Hiram Hoffman (1852-????), aka Henry Hoffman, Harry Hoffman, William Tannis/Tennis, Henry Steiner — Burglar, Receiver
From Byrnes’s text:
DESCRIPTION. Thirty-two years old in 1886. Jew, born in United States. Married. No trade. Medium build. Height, 5 feet 8 3/4 inches. Weight, 154 pounds. Black hair, dark eyes, dark complexion. Generally wears a black mustache. Big nose. Parts his hair in the middle. Has a Jewish appearance. Has ” H.H.” near wrist on right arm. Scar on left cheek.
RECORD. Hoffman, which is his right name, is a well known New York thief and receiver, and has been arrested from time to time in almost every city in the United States. He has served two terms in State prison for burglary, and is a man well worth knowing.
He was arrested in New York City on October 14, 1882, in company of Frank Watson, alias Big Patsey, and Julius Klein (191), and delivered to the police authorities of Boston, Mass. Hoffman, Watson and Klein were arraigned in court in Boston, Mass., on November 24, 1882, and pleaded guilty to breaking and entering the store of Mr. Thomas, No. 35 Avon Street, that city, and carrying away velvet and cloth valued at $1,000. Hoffman and Watson were sentenced to three years each in Concord prison. Their sentence expired on July 3, 1885. Klein was sentenced to two years in the House of Correction at South Boston. His sentence expired on October 2, 1884.
During the months of October and November, 1885, two express wagons and their contents were stolen in Boston, Mass. The wagons were recovered, but their contents, valued at $4,000, were only partly recovered. Shortly after the robbery two notorious wagon thieves, named Stephen Dowd and Wlliam W. Alesbury, were arrested in Boston for the offenses. In Dowd’s pocket was found the directions of Hoffman’s house in New York City. Hoffman was arrested in New York, and part of the stolen property found in his possession. He was taken to Boston on December 15, 1885, and used as a witness against Dowd and Alesbury, who were convicted and sentenced to four years each in the Charlestown State prison. Alesbury has previously served a three years’ sentence in the same prison for a similar offense.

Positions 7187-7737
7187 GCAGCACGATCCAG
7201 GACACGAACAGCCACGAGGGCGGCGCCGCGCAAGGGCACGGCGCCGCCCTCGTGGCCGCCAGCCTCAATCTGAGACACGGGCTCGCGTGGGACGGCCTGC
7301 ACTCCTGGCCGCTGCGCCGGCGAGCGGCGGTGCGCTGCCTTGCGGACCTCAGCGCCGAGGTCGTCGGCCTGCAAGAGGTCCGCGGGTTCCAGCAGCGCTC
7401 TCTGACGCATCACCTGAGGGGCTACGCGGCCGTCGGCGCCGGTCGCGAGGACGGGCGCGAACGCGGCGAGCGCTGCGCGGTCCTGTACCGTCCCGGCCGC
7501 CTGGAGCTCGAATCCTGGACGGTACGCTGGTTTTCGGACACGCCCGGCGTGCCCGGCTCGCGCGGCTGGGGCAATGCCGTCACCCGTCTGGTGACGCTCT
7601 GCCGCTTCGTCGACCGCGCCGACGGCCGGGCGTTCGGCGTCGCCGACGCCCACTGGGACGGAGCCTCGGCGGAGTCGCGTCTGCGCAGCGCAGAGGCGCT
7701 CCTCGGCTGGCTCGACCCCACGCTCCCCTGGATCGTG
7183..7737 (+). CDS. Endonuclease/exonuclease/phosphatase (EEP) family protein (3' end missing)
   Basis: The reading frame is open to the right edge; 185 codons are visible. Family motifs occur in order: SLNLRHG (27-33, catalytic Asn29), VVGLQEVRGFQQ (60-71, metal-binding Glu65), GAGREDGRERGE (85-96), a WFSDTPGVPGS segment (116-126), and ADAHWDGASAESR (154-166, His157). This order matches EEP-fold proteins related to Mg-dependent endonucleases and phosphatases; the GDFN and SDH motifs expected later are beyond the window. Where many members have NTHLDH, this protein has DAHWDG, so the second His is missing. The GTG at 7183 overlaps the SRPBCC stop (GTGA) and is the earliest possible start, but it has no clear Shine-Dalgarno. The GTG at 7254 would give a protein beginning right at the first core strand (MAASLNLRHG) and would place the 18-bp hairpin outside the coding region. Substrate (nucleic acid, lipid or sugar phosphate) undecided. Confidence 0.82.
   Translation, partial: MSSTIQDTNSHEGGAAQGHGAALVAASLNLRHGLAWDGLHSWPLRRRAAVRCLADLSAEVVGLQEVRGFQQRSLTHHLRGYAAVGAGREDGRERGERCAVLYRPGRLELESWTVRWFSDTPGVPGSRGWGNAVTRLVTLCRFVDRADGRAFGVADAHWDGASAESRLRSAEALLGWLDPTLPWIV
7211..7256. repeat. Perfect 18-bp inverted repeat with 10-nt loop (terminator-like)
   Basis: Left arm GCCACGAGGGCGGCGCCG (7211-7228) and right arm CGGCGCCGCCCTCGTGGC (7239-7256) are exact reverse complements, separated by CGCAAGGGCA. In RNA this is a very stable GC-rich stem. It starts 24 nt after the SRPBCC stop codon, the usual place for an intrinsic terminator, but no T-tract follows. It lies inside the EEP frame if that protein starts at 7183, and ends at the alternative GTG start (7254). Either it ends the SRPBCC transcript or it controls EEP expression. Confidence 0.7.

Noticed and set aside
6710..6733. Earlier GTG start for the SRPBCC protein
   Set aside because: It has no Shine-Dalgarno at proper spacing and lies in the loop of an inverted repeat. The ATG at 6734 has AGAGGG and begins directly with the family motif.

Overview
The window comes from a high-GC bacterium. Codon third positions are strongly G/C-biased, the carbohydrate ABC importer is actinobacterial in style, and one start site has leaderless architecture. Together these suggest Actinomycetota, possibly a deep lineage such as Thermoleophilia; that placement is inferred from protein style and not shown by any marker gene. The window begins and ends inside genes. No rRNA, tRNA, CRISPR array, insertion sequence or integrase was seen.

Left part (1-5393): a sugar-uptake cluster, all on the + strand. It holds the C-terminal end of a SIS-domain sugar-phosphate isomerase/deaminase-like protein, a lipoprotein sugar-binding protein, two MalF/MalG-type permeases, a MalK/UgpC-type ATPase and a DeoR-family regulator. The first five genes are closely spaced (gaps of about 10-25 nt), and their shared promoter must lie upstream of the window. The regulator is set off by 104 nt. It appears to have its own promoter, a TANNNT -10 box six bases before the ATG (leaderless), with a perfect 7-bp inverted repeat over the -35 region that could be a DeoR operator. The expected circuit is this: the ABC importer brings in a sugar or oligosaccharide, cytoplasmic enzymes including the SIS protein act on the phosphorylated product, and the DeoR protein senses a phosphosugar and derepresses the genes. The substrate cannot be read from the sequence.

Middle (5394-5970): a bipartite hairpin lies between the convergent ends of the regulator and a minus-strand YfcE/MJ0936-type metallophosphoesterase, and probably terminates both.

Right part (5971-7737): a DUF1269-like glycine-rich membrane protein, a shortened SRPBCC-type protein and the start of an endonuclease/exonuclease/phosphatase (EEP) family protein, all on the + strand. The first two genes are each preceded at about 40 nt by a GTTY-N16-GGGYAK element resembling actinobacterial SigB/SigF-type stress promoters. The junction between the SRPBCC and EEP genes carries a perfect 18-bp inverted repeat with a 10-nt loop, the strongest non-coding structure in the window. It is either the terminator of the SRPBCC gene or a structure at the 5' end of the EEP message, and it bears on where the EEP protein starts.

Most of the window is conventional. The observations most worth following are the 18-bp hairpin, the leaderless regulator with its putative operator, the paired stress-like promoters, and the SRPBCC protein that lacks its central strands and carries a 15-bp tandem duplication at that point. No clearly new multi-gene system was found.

Hoffman was arrested again in Baltimore on May 7, 1886, under the name of Henry Stiner, charged with burglary. He pleaded guilty on June 3, 1886, and was sentenced to five years in State prison. His picture is an excellent one, taken in May, 1886.
Hiram Hoffman’s known record is even more depressing than Byrnes relates. He was sent to Sing Sing at age 19 for stealing two rifles and two pouches, under his real name, Hiram Hoffman (son of Abraham and Minna Hoffman). Even then, he was described as “an old and well-known offender.” For this crime, he was sentenced for five years, the latter portion spent in Auburn State Prison.
His activities between 1875 and 1880 haven’t been traced, but by that point, he was using a very common name, Henry Hoffman.
In June 1880, he was caught stealing $125 worth of goods from a Manhattan jeweler. He returned to Sing Sing for another two years.
He was next arrested in Boston with two more polished burglars, Frank Watson aka Big Patsey and Julius Klein. Whether Hoffman was being coy when offering an alias, or whether the court reporters were just sloppy, Hoffman’s processing was reported under six different names: William Tannis, William Franks, Big Bill, Tom Travis, William Francis, and William Tennis. Whatever name he was sentenced under, the term was three years. He was discharged from the Massachusetts State Penitentiary in October 1884.
Hoffman apparently made some burglar friends in jail, because in December 1885, two thieves were apprehended in Boston and one had Hoffman’s New York address in his pocket (which was an inexcusable blunder). New York police raided Hoffman’s abode and found half the loot from the Boston robberies. To save himself, Hoffman agreed to go to Boston and testify against the two crooks.
Hoffman was arrested again for burglaries of his own in Baltimore in May 1886. He was given a term of five years in the Maryland State Prison, emerging in August 1890.
A month later, he was caught again in New York, and given a much stiffer sentence: eight years and eleven months at Clinton Prison in Dannemora. He was discharged on August 5, 1896.
One can only hope that Hoffman finally made some peace with society. He wasn’t heard from again.